If a sequel basically only adds a few different heroes and locales on top of the original game, is it worth playing? In rare circumstances, yes. And in the case of Kingdom Rush Frontiers, it’s a rare circumstance.
Kingdom Rush was one of my favorite tower defense games on iOS even though I never finished it. When I got a chance to play its sequel, Frontiers, I was determined to finish it, even if I had to “grind” away at many early levels to make enough in-game money or level up enough abilities to tackle harder levels.
If you haven’t played a Kingdom Rush game before, basically you have four different towers that you place in pre-selected areas on a world map to try and stop enemies from reaching your one or two different bases. Each tower comes with its own pluses and minuses.
For instance, archer towers are great for knocking down flying enemies, whereas artillery towers are good for taking out large groups of enemies if you’re not worried about them running past them. Mage towers can only take out certain enemies and knight twoers are great for slowing down your enemy, but often get overwhelmed easily.
Those four main towers return in the sequel, as does the upgrade system for increasing the abilities of each tower throughout the level. You upgrade them with money you earn as you kill enemies.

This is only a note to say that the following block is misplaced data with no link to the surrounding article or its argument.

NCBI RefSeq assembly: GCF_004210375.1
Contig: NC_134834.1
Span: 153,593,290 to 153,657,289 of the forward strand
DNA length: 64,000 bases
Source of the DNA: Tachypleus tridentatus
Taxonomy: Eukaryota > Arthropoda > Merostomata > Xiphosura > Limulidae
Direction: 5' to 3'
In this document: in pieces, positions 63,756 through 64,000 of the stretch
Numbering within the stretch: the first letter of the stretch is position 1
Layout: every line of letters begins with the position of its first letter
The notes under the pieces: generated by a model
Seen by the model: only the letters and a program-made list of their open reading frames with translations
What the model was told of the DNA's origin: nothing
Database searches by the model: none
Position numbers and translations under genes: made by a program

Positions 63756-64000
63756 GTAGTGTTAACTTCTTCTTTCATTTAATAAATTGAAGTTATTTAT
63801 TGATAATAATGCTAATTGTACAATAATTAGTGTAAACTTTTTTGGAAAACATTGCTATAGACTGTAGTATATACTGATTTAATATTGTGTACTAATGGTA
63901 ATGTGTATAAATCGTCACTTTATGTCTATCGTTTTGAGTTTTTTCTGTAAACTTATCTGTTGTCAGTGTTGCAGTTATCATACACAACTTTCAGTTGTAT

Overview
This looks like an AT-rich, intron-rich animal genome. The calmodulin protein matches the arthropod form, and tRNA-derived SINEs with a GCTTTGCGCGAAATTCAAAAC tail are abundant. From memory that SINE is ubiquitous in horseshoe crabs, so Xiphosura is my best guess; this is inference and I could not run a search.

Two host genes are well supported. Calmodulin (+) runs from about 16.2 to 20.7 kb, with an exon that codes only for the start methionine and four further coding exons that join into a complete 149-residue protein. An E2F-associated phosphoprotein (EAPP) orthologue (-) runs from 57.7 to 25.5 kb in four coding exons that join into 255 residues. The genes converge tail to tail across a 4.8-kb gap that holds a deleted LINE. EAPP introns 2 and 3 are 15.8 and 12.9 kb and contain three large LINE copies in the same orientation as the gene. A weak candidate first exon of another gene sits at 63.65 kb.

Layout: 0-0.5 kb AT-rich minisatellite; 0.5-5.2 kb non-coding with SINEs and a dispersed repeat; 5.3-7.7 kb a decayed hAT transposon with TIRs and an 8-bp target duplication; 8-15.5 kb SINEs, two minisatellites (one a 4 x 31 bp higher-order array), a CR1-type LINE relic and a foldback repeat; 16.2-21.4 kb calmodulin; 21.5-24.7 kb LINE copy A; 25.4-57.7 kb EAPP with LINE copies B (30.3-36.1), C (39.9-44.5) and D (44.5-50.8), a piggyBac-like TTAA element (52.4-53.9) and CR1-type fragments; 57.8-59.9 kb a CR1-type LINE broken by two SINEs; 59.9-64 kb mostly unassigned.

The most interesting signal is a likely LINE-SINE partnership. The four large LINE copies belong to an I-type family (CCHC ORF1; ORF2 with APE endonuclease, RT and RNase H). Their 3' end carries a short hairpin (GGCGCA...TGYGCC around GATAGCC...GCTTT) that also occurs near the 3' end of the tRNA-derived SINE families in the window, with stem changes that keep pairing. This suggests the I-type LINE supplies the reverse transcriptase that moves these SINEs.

However, the upgrade system has been altered to make the game more interesting. For instance, Mage towers can be upgraded to Necromancer towers which raise the dead to fight for you.
Along those lines, your enemies are also more sophisticated. One of the most dangerous: alien facehuggers that, if not killed before they reach one of your knights, turn your defenders into extremely strong alien beasts that must be defeated.
Game designers also added in the ability to purchase one-off items with gems you earn throughout the level. For instance, buy coins that give you more money to spend on upgrades/towers during a level or even a nuclear warhead that will wipe off every bad guy currently on the screen. (I bought two of those for the final level.) You can “cheat” and purchase more gems through micro-transactions, but I found it quite easy to earn them through regular play.
If you haven’t played a Kingdom Rush game before and are a fan of tower defense games, pick up Frontiers—it’s easily one of the best tower defense games out on the market. (Until Plants vs. Zombies 2 arrives of course.) And if you’re a fan of the original, you’ll likely enjoy the sequel as much as I did.
Kingdom Rush Frontiers is available now for $2.99 on the iPhone or $4.99 for an HD version on iPad.
* Disclosure: A downloadable code for Kingdom Rush Frontiers was provided to the reviewer by the publisher for the purposes of this review. *